What you fail to consider is the power of what a web application can be. A centralized area in which groups can work together. Yes browsers are somewhat clumsy, but with 25% of the web browsers using Firefox, I think that we have hope there too.

Web based applications arent broken, they dont need to be fixed and they will continue to run the greater portion of business in the world for some time to come.

Ten years ago, people claimed that we wouldn’t even need PC’s. I have heard such silly talk die down.

Derek Organ

June 18, 2005 12:20 PM

I hadn’t time to read all the comments. But it seems to me regarding the point about people installing multiple applications for different suppliers could easily be solved by Google. If Google were to release a new application based loosely on what Froogle currently does then I think you

ds

June 20, 2005 10:19 AM

Wow. I’m sorry, but that’s just about the most ridiculous idea I’ve read. Going back to desktop apps? As others have mentioned, you’ve completely misrepresented the most important advantage web apps have over desktop apps. That advantage is huge: that it no longer matters what your desktop environment is, which happens to be the root of the major problems of desktop applications, and the reason for the move to the web in the first place: development of multiple versions for multiple platforms – the challenge of getting your users to upgrade, and then maintaining backward compatibility for those that don’t.

The browser is the new platform. Developers no longer have to build and maintain more than one version of their software. Why would anyone go back to that? On purpose? That’s just crazy.

Yes, desktop apps provide a much richer environment. But for much of what people need to accomplish online, that richer environment is wasted. The fact of the matter is, for whatever its shortcomings, the browser environment is “good enough” and getting better.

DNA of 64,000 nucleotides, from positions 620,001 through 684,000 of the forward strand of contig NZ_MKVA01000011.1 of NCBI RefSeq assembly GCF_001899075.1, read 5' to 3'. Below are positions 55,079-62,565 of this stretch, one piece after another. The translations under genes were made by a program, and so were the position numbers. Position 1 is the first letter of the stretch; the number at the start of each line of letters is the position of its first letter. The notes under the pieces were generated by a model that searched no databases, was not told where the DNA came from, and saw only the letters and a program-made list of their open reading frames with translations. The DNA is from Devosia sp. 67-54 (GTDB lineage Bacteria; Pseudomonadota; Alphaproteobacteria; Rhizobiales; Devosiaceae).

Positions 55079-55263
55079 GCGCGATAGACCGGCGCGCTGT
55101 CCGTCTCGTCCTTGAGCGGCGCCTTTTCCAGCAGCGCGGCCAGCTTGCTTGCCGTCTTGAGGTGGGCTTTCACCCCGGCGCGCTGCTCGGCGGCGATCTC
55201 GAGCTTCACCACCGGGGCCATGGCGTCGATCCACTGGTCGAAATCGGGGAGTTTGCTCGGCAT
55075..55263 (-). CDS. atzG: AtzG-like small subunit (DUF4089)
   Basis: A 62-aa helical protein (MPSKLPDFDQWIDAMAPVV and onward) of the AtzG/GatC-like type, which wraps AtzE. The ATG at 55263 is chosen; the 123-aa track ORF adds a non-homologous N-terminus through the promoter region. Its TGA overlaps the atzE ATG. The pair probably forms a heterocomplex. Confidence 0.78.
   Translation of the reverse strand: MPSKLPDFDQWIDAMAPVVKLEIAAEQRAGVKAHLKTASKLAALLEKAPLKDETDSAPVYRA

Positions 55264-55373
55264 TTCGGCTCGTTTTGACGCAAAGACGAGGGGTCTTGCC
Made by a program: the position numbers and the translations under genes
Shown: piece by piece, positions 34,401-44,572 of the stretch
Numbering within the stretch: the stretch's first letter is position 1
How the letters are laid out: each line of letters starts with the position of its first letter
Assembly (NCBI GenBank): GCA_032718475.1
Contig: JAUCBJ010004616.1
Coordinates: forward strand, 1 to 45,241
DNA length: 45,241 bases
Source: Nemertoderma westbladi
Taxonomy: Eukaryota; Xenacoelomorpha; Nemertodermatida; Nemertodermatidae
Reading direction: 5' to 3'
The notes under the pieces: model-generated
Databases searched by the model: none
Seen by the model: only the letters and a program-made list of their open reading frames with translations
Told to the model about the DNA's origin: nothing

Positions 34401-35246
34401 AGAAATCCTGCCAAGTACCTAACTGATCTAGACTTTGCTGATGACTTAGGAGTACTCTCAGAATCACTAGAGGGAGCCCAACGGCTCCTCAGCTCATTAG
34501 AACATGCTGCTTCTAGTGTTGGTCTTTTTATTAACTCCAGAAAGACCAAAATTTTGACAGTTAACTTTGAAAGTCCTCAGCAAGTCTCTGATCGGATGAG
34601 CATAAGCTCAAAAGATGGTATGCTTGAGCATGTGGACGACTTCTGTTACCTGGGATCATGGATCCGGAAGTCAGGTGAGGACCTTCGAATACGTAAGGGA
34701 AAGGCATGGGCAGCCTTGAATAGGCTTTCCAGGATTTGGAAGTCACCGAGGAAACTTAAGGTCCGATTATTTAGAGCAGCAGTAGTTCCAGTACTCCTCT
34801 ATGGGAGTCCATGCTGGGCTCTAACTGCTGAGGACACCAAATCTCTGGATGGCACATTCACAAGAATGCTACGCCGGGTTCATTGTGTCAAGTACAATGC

Yep, you’re right – people do already install a lot of local apps… what makes you think they want to install more? It seems to me that the actual trends show quite the opposite. How many people (non techies) do you know that know the difference between Email and hotmail (or yahoo or what-have-you)? How many people, other than in their office environments, actually use a desktop app to access their email? Those numbers are dropping fast.

Browser apps are good enough to handle what most people want to do with their email, and they’re good enough to handle most other stuff too.

iTunes does rock. And it is a good demonstration of a hybrid app. But that hardly seems a good enough argument for a move back to the desktop. iTunes works for its purpose, and I think that we will see other hybrid apps, probably many, but to say that web apps will be obsolete because of them? It’s just so… ridiculous.

steven streight aka vaspers the grate

June 24, 2005 8:17 PM

Way to go, Dirk. I love articles like this.

But as the nemesis of your buddy Andrei, I have some questions.

Are you sure there are only four things people want to do on the web?

I can think of about 12 or 16 things.

What about self-expression, as in blogs?

What about social activism, as in the actions against the FEC’s attempt to politically censor blogs, or in the Technorati/Live 8/ONE campaign?

What about porn?

What about file sharing?

What about conducting business via the internet at work?

What about project collaborations, especially with behind-the-firewall blogs and wikis?

There are many items that don’t seem to fit into your “Only Four Things” scheme, though I applaud your effort to organize these events.

You also seem, like Andrei, to dismiss usability and user observation testing as an unnecessary layer, words to that effect.

We cannot assume to know what users want to do on the web, nor how they interact with our sites, unless we observe them.

Matthew Clapp

July 7, 2005 7:46 PM

I agree with your basic premise as it applies to consumers. However, one of the major reasons companies moved away from the client/server model was because of the costs involved in rolling out and maintaining client-side software. As a consumer, it’s a no brainer – you just install the new version. In many regulated corporate environments (financial services, life sciences, etc.) desktops are locked down because of laws and federal guidance that regulate the drive images that are installed on each laptop or desktop. This makes software versioning and upgrades more challenging. I like the consumer angle, but I would be more interested in how to make your proposal work inside corporate walls. Especially considering the billions just sunk into the software industry who told us all that thin client was the wave of the future.